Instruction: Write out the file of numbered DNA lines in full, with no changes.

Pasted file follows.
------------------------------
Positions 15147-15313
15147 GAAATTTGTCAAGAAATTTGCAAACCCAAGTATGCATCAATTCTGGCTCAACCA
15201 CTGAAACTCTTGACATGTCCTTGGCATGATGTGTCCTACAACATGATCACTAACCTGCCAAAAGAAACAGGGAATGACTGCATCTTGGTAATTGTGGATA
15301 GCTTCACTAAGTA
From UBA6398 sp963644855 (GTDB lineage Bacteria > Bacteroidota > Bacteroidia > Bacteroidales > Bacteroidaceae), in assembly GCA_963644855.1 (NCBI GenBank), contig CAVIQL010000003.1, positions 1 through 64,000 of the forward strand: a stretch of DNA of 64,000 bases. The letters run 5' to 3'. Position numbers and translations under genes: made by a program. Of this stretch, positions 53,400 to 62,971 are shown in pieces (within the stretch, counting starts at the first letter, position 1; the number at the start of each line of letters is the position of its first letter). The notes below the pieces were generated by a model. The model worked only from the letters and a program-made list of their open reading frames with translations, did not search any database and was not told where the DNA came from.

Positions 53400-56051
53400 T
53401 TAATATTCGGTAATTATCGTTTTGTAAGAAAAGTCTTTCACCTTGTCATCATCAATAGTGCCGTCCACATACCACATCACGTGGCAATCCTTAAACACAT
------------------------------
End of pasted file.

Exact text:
Positions 15147-15313
15147 GAAATTTGTCAAGAAATTTGCAAACCCAAGTATGCATCAATTCTGGCTCAACCA
15201 CTGAAACTCTTGACATGTCCTTGGCATGATGTGTCCTACAACATGATCACTAACCTGCCAAAAGAAACAGGGAATGACTGCATCTTGGTAATTGTGGATA
15301 GCTTCACTAAGTA
From UBA6398 sp963644855 (GTDB lineage Bacteria > Bacteroidota > Bacteroidia > Bacteroidales > Bacteroidaceae), in assembly GCA_963644855.1 (NCBI GenBank), contig CAVIQL010000003.1, positions 1 through 64,000 of the forward strand: a stretch of DNA of 64,000 bases. The letters run 5' to 3'. Position numbers and translations under genes: made by a program. Of this stretch, positions 53,400 to 62,971 are shown in pieces (within the stretch, counting starts at the first letter, position 1; the number at the start of each line of letters is the position of its first letter). The notes below the pieces were generated by a model. The model worked only from the letters and a program-made list of their open reading frames with translations, did not search any database and was not told where the DNA came from.

Positions 53400-56051
53400 T
53401 TAATATTCGGTAATTATCGTTTTGTAAGAAAAGTCTTTCACCTTGTCATCATCAATAGTGCCGTCCACATACCACATCACGTGGCAATCCTTAAACACAT